Insurers' and Reinsurers' Premiums Grew in 2020, Despite Challenges

Compass pointing in direction of GROWTH

March 31, 2021

Compass pointing in direction of GROWTH

Despite the impact of the COVID-19 pandemic, global insurers and reinsurers achieved premium growth in 2020 due to rate increases for reinsurance and commercial insurance lines, with US premiums outpacing gross domestic product growth, according to Willis Re.

In the US market, most lines of business reversed second-quarter premium declines, according to the Willis Re report, titled Global (Re)insurance: Pricing Improves but COVID-19 and US Casualty Concerns Weigh. All-lines direct written premium ended the fourth quarter with modest 1 percent growth over the fourth quarter of 2019, the report said, with most commercial lines—excluding workers compensation—achieving rate increases.

Rate increases in other liability and product liability lines were significant and accelerated through 2020, Willis Re said, with commercial auto seeing its tenth straight year of rate increases. That increase was offset by COVID-19-related rebates and discounts, however, the report said. COVID-19 premium rebates, coupled with rate decreases driven by improved performance and pricing competition between insurers, caused a decrease in private auto premiums.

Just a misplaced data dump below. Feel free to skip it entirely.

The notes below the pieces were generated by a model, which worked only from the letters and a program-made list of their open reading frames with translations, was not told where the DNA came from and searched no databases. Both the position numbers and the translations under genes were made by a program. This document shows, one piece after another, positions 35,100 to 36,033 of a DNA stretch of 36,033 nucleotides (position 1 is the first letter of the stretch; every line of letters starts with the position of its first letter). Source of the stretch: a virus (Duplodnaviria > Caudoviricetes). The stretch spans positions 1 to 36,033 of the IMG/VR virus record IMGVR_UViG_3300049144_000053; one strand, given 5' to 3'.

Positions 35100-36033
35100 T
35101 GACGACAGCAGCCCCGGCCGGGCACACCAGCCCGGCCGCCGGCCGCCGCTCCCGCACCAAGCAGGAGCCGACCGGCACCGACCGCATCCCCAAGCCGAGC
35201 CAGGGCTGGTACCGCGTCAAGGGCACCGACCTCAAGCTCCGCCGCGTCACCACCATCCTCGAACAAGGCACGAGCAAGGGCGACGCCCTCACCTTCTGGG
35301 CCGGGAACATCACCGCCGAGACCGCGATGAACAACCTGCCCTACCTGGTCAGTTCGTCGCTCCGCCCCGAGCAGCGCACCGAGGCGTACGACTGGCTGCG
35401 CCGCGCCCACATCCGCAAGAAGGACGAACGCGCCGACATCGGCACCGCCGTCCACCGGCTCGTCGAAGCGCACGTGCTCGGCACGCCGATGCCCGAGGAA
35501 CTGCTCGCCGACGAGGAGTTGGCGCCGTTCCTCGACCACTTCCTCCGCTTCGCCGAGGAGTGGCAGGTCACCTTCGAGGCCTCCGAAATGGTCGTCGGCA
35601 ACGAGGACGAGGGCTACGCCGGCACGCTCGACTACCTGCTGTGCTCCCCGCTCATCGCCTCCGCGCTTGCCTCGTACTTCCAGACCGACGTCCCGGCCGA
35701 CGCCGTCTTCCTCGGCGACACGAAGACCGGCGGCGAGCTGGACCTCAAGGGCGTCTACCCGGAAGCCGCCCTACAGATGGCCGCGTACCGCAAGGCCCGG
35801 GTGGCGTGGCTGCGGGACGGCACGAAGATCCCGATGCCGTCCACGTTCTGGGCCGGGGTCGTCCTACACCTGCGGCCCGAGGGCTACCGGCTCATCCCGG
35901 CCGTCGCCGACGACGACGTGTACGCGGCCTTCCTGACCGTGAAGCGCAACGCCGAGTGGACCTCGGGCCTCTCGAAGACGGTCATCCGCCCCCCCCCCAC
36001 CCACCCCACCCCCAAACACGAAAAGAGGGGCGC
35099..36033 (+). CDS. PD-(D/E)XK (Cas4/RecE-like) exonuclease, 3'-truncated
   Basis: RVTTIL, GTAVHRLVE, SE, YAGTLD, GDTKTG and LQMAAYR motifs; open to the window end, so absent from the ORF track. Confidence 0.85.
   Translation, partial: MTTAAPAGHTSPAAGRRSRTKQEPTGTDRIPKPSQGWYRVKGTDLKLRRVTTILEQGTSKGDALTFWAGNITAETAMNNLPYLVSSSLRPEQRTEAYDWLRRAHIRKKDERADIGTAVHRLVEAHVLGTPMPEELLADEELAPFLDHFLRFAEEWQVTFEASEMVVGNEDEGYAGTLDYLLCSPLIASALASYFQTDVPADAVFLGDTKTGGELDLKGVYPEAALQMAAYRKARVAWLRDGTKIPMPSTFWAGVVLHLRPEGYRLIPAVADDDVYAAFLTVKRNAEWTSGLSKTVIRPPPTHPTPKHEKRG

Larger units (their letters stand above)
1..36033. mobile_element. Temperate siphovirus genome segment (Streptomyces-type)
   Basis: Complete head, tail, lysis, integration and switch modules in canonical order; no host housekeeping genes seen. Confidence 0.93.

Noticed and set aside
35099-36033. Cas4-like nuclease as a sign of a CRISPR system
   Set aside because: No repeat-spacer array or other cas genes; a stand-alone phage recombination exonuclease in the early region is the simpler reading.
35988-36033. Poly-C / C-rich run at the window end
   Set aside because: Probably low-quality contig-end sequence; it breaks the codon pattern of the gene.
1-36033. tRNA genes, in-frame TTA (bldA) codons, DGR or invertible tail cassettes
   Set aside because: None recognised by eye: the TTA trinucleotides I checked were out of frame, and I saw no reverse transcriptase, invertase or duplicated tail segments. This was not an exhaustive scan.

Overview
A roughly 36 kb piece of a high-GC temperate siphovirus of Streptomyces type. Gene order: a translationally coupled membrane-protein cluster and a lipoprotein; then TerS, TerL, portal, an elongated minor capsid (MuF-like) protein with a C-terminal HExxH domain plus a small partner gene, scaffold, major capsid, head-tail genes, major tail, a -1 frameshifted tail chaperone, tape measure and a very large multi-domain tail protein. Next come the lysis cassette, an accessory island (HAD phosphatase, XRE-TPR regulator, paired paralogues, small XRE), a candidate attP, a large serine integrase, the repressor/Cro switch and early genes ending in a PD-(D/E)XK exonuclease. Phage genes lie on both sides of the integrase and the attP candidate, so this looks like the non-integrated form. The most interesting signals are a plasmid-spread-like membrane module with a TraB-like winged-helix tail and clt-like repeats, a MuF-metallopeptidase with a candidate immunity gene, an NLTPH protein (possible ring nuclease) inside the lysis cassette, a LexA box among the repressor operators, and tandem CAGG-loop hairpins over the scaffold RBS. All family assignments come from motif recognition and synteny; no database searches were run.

European insurers and reinsurers achieved premium growth in 2020 due to improved pricing for reinsurance and commercial insurance, according to Willis Re. The rate of growth decreased in the second and third quarters, in part due to COVID-19-related impacts on premium levels for certain lines of personal insurance such as travel and assistance. In addition, the economic slowdown caused reduced premium levels for credit and surety business.

Willis Re said the global insurers and reinsurers it tracks booked approximately $26 billion of COVID-19-related losses in 2020. "There is still a significant degree of uncertainty around ultimate losses—seen in both the high proportion of loss bookings that are [incurred but not reported] and the wide gap between the bottom-up $26 billion and the $66 billion mid-point of top-down loss estimates for the global non-life industry," the report said.

Overall, despite the challenges of 2020, capitalization of global (re)insurers remained strong as the year ended, Willis Re said.

March 31, 2021